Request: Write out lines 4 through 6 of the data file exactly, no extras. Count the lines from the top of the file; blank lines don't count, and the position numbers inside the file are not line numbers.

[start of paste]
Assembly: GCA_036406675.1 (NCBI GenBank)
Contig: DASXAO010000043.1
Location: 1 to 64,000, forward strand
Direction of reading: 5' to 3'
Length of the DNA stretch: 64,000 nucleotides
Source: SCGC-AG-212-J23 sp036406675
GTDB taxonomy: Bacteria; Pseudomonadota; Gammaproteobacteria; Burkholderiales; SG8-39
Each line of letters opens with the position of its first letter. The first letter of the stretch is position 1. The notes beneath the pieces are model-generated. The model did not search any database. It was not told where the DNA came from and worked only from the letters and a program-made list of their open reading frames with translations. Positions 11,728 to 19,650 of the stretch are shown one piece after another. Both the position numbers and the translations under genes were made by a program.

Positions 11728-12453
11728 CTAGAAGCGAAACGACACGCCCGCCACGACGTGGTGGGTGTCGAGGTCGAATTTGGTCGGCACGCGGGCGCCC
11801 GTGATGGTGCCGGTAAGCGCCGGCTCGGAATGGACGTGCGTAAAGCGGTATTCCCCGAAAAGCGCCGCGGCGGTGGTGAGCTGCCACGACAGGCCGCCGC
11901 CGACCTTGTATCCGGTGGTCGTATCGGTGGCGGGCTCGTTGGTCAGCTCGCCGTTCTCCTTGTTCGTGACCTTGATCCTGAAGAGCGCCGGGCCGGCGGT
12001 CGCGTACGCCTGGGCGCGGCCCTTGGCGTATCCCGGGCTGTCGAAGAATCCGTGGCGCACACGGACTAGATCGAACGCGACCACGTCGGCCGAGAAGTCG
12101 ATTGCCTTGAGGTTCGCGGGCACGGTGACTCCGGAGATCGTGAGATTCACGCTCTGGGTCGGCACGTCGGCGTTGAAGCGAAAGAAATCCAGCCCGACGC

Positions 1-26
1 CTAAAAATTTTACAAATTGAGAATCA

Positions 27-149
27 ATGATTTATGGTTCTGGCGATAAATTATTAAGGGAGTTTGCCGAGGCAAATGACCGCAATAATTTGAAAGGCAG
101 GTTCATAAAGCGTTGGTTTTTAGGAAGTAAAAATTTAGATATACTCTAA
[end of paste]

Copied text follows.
Direction of reading: 5' to 3'
Length of the DNA stretch: 64,000 nucleotides
Source: SCGC-AG-212-J23 sp036406675